Infrastructure As Code: An Ultimate Guide

Infrastructure-as-code is a fundamental skill for cloud native software engineers for working with cloud applications. Writing infrastructure-as-code helps software engineers to document their infrastructure, iterate on it faster, apply code review process to it, etc.


By the end of this article you should understand what infrastructure-as-code is, the benefits, and the main tools that you should know when it comes to infrastructure-as-code. 

What is infrastructure-as-code?

Infrastructure as code is the practice of keeping all of your infrastructure code within version control. Infrastructure-as-code can be done using a tool such as Terraform, Chef, Puppet or Ansible. In order to qualify as infrastructure-as-code all you need to do is write it in code format, and share it using some form of version control system.

For a more in-depth explanation, read the full article on Infrastructure as Code: A quick and simple explanation.

What are the main Benefits of Infrastructure As Code?

Okay, so what are the main benefits of infrastructure-as-code?

Collaboration — When Infrastructure is written as code, different team members are able to collaborate on the software in the same way they would with regular application code.

Disaster recovery — If your infrastructure is destroyed for whatever reason, having it written as code enables you to re-launch your infrastructure by running a few simple commands.

Documentation — When infrastructure isn’t written as code it becomes scary to touch and modify. Infrastructure written as code allows new developers to contribute to software safely.

Refactoring — Infrastructure that is written as code can be easily refactored, moved around and manipulated. Read about how 3 Terraform features help you to write malleable infrastructure as code.

Declarative vs Imperative Infrastructure As Code

Not all infrastructure-as-code is born the same. We have two flavours: Declarative and imperative. Declarative infrastructure as code declares the end state that you want your infrastructure as code to achieve. Then, your infrastructure as code tool will work out what changes are required in order to get there. Whereas imperative infrastructure-as-code is a step by step instruction on how to create infrastructure.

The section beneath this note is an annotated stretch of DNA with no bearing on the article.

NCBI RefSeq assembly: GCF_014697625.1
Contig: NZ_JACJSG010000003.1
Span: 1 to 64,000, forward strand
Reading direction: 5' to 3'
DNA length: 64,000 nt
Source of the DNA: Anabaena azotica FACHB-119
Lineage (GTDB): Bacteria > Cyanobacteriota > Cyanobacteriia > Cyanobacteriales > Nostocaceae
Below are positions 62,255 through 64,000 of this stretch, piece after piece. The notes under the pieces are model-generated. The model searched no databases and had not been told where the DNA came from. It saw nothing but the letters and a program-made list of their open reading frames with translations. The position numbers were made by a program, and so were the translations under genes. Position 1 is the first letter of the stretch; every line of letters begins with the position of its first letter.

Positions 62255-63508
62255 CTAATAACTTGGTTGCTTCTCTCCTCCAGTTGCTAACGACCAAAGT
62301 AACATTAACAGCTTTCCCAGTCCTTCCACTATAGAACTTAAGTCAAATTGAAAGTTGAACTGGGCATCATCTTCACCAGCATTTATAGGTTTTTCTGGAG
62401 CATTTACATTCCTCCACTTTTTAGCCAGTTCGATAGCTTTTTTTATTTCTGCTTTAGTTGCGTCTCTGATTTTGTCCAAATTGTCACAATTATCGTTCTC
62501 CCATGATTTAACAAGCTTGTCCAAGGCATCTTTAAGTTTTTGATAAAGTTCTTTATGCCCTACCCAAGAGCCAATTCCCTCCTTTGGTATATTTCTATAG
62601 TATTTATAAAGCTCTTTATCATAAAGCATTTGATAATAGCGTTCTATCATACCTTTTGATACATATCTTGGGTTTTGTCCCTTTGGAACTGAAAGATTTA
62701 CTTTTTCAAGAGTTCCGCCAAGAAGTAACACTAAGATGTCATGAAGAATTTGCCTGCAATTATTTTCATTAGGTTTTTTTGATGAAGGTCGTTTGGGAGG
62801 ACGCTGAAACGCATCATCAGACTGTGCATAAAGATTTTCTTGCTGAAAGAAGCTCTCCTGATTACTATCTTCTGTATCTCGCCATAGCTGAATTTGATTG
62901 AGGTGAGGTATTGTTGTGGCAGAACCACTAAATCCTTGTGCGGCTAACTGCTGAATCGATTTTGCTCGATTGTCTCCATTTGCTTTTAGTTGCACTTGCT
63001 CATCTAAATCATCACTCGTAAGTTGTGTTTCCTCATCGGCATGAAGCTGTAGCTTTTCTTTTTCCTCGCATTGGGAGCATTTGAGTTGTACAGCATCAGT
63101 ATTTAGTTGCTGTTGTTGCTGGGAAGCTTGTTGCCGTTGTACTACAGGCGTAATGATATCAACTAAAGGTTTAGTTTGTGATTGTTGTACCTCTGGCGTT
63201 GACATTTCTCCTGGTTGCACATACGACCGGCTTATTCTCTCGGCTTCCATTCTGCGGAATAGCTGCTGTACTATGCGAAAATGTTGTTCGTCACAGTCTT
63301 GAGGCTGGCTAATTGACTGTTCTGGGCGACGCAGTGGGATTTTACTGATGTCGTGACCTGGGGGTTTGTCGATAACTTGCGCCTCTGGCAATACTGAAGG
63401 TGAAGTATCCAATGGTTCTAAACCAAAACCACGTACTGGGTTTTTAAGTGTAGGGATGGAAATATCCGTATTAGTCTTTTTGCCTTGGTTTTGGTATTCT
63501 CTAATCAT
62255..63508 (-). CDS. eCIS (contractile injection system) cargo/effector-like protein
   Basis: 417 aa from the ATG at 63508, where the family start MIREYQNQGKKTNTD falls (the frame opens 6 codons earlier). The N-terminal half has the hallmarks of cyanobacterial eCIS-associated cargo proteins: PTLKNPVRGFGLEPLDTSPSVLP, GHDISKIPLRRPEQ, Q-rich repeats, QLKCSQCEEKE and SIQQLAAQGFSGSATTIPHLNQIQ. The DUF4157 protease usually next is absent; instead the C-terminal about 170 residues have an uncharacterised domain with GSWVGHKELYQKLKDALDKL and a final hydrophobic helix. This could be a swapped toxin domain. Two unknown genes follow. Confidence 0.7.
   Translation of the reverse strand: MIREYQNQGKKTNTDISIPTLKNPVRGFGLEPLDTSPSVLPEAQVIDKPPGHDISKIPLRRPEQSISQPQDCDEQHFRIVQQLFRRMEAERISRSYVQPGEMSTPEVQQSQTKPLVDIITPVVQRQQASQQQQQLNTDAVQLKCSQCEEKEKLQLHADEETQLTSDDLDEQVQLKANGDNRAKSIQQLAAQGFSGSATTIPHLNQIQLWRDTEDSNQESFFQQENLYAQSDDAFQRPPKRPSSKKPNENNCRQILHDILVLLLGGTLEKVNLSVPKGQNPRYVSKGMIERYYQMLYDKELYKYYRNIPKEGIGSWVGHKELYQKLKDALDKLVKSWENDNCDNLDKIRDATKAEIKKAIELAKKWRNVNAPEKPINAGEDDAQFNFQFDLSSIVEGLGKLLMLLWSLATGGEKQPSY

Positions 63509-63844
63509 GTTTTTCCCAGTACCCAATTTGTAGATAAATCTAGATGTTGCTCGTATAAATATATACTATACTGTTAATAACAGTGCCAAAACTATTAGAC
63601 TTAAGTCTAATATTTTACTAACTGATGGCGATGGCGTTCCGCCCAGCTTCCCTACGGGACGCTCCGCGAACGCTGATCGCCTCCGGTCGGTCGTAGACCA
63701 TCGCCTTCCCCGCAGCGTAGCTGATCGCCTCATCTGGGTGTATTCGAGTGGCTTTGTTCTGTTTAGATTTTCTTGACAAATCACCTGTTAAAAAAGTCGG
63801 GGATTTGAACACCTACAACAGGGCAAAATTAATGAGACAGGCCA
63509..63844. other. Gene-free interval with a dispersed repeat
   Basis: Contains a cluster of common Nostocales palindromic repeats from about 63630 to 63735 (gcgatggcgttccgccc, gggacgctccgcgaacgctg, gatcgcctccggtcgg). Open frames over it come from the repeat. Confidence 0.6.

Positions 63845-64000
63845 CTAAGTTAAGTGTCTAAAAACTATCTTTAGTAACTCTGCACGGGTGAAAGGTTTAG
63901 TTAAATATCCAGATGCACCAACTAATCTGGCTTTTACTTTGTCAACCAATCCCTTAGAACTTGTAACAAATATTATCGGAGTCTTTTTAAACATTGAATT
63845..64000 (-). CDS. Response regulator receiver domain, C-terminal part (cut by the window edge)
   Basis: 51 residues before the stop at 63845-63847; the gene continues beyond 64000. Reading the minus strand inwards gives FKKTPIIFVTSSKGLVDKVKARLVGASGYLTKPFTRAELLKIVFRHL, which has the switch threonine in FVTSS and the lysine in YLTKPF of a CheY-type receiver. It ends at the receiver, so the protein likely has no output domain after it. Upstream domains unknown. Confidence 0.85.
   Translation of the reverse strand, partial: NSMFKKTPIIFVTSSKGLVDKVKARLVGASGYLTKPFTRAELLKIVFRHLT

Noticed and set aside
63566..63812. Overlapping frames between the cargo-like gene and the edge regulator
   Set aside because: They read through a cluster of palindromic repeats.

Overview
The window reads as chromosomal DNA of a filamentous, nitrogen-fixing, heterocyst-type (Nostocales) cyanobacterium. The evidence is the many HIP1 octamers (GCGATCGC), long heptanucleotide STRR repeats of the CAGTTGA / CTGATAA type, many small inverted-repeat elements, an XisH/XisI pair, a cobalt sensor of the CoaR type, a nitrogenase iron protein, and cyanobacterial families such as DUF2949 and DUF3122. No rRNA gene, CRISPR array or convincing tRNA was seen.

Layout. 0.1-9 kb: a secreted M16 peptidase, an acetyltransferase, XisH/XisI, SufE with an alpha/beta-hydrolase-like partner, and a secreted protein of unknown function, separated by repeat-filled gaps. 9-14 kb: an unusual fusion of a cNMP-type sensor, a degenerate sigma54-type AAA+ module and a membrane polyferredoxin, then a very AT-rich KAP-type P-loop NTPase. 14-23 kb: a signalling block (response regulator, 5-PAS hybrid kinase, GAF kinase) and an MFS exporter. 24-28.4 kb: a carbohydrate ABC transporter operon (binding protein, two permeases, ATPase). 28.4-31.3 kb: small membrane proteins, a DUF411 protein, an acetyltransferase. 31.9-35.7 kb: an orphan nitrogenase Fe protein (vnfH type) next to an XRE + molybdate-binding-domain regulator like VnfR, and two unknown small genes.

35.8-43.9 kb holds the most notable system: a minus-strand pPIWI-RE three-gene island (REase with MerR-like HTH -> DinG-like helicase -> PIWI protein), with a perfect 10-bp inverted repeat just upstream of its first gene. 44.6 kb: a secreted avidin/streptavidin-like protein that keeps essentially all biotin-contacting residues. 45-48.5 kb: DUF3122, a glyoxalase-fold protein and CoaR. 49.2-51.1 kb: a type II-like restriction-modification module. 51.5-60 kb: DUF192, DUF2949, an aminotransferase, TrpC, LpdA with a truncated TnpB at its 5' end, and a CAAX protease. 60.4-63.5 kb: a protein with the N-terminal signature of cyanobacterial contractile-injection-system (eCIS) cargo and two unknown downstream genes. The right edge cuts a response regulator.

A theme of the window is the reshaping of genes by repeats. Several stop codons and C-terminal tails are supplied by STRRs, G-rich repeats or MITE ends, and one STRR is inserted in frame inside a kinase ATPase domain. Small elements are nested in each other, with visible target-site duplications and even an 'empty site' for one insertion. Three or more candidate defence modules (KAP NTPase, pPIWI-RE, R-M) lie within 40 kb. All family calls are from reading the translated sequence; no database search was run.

Declarative infrastructure-as-code typically comes with the ability to operate on the full life-cycle create, update, delete etc. Whereas imperative typically only works on the ones that have been coded for, so just creating, or updating, or deleting.

For a more in-depth explanation, read the full article on Declarative vs. Imperative Infrastructure As Code

What are the main Infrastructure As Code tools?

  • TerraformTerraform is a tool created by Hashicorp. It’s independent of other cloud providers and is mostly used for resource provisioning.
  • CloudFormationCloudFormation is the implementation of infrastructure-as-code in AWS.
  • Puppet / ChefPuppet and Chef are configuration management tools that help you to script your configuration changes.
  • AnsibleAnsible is a stand-alone infrastructure as code tool. Engineers use Ansible to run remote commands on servers via SSH.

Get started with Infrastructure As Code?

If you’re wanting to start learning cloud tools, the first step that I’d recommend is taking a look at infrastructure-as-code. Why? To get the long answer, read 5 Important Reasons To Learn Terraform Before Cloud Computing. But the short answer is: It has fast feedback loops,  it’s easy to rollback and you’re less likely to mess up on cloud costs.

So if you’re looking to get started with Infrastructure as code, the first tool I’d recommend you’d learn is Terraform. First up I’d suggest reading the article: Learn The 6 Fundamentals Of Terraform — In Less Than 20 Minutes. And then I’d suggest setting up an AWS account so that you can experiment. I wrote a free guide that you can get when you sign up to the newsletter which walks you through, step-by-step how to bootstrap your AWS account to get up and running with infrastructure-as-code.

Dive in!

Here is every article that I’ve written about Infrastructure As Code: